The Guinea Pig State
No one who’s watched developments over that quarter-century should be surprised that, once again, Oregon’s attempt to provide health care coverage to everyone in the state has culminated in a nationally embarrassing failure. In response to Howard’s death, the Oregon legislature embarked on an ambitious attempt to fix the state health care system. Kitzhaber’s role in the creation of the Oregon Health Plan eventually propelled him into the governor’s mansion, and though he’s hardly a national name, he’s arguably done more to advance liberal health care reform than any other politician until Barack Obama. In the state legislature, he had opposed funding transplants for Medicaid patients, arguing the money would be better spent on other health care priorities. When given a chance to reform the state’s health care system, Kitzhaber doubled down on his belief that the amount of health care paid for by the state should be limited.
John W. Saultz, of the Department of Family Medicine at Oregon Health and Science University, described Oregon’s failure to implement the employer mandate as a betrayal of the law’s supporters. Even with rationing, the state sought to further reduce costs and to oversee implementation by herding Medicaid patients into tightly regulated health maintenance organizations contracted by the state. The Oregon Health Plan’s mental health and dental benefits were actually superior to those offered under commercial insurance in the state. ODS Health Plan stopped offering the state plan in three rural counties because of nearly $1 million in losses.
The Oregon Health Plan isn’t just a failure; it’s such a failure that it has almost totally undermined the notion that government subsidized health insurance is ever effective. One, Obamacare supporters seem content with the notion that increased health insurance coverage is the goal regardless of whether it provides quality health care or is financially sustainable. Meet the new Oregon Health Plan, same as the old failed Oregon Health Plan.
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Josh and Carrie’s herd consists of 30 sows that produce Hampshire, Yorkshire and Crossbred showpigs that are sold to exhibitors across the Southwestern U.S. Brockman has been involved in the showpig industry his entire life and knows the challenges of temperature control in south Texas. Brockman says pigs naturally like cold versus warm temperatures and many facilities expose their herd to colder temps, assuming the animals adjust accordingly. Brockman says even in this setting, it is important for pigs to have a warm place to rest and bed down during harsh weather. Holt raises his showpigs in a climate-controlled building and depending on the size and age of the pigs, he keeps the temperature in the 60-75 degree range.
Holt says a draft is the biggest reason a pig will get sick. As heat rises it would stay inside this part of the pen longer, and the pig would stay warmer. Holt used to make a small hot box for smaller pigs, using plywood for walls and a ceiling. Cut a hole in the roof, hang a heat lamp in it and the pig can stay warm in this makeshift box. Holt says the most important parts of keeping a pig warm is to keep them in a climate controlled barn or inside a hot box, use straw and shavings to provide adequate bedding, prevent drafts and utilize a heat lamp in a safe distance from the pig and straw bedding.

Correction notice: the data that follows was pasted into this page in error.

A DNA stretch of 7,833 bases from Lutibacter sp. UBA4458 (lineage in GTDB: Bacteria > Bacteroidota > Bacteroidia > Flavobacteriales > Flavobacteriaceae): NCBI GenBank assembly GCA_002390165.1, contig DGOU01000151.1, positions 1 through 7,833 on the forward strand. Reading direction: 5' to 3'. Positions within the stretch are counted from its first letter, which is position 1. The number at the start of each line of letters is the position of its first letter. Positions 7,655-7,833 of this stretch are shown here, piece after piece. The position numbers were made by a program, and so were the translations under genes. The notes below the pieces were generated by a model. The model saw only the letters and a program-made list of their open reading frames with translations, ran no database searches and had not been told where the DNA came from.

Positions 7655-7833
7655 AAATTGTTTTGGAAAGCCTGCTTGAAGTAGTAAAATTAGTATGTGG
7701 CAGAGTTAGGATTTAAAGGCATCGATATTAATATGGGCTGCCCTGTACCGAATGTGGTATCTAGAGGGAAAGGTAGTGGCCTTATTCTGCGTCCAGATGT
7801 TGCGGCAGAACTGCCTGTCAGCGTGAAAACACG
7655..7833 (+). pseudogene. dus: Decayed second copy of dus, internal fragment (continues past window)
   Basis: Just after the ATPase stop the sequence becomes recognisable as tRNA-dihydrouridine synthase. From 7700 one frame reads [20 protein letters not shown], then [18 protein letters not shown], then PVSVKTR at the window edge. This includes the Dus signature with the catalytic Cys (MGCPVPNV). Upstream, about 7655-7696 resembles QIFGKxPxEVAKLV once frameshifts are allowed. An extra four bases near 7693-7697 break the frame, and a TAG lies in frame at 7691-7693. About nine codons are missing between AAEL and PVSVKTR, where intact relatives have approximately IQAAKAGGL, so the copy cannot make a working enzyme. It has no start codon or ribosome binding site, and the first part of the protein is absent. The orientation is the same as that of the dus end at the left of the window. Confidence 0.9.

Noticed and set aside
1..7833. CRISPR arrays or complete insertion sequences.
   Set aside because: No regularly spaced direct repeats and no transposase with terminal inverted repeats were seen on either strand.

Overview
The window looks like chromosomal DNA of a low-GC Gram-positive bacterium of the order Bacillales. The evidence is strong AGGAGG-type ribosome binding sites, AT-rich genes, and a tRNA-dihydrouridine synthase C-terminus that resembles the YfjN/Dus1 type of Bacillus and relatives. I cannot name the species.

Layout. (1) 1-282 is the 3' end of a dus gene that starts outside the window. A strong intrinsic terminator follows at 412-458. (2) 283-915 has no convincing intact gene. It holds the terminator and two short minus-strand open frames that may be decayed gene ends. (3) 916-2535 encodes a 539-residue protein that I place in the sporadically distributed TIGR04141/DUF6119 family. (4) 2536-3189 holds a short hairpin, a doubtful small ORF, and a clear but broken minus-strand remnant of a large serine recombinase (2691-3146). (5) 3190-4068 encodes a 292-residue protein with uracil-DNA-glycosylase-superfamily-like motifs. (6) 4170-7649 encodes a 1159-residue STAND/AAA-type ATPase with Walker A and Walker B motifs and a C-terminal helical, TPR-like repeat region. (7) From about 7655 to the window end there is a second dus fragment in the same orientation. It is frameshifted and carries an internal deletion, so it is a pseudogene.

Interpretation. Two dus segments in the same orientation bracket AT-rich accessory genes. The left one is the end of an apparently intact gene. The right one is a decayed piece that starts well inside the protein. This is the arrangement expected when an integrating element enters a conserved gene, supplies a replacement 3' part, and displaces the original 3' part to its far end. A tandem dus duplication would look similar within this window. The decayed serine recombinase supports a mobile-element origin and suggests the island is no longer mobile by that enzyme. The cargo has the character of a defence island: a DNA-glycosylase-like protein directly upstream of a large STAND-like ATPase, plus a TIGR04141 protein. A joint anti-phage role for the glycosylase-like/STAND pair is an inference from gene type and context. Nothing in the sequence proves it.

Holt says the need to keep pigs warm is especially important when they weigh less than 150 pounds. If a pig is shivering, coughing, has nasal discharge or has sunken eyes it’s time to warm them up fast. Holt says to pay attention to your animals’ basic routines and watch for changes in skin color, like a white hog turning red, to know if a pig is too cold or not.
The Trouble With Pork, Part 3: Pathogens
Hepatitis E. Hepatitis E was first observed in a 1955 outbreak in New Delhi, India. Hepatitis E is the most important or the second most important cause of acute clinical hepatitis in adults throughout Asia, the Middle East and Africa. HEV sequences identified in patients with autochthonous hepatitis E infection were compared with sequences amplified from swine livers collected in slaughterhouses. As hepatitis E concentrates in the liver in both pigs and humans, swine livers were the natural place to test for hepatitis E presence, and probably the riskiest part of the pig to eat.
The researchers reasoned that sausage made from pig liver would be a likely vector for hepatitis E transmission to humans, especially a form of smoked pig liver sausage traditionally eaten raw – figatellu. The murine hepatitis virus model is suggestive: it supports the idea that a virus that causes hepatitis may also cause MS. Some strains of MHV are neurotropic, infecting both the liver and central nervous system, and it is these that most readily produce an MS-like disease. If a hepatitis virus is causing MS in humans, we would expect MS patients to have high rates of liver disease. Other Pig-Human Pathogens and MS.
Pork can carry many pathogens; perhaps hepatitis E virus is not the MS-causing pathogen. The most likely pathogen in the case of the liver diseases is hepatitis E virus. Hepatitis E viruses are most abundant in liver, intestine, and blood. Pig liver sausage as a source of hepatitis E virus transmission to humans. El Sayed Zaki M, Othman W.
Role of hepatitis E infection in acute on chronic liver failure in Egyptian patients.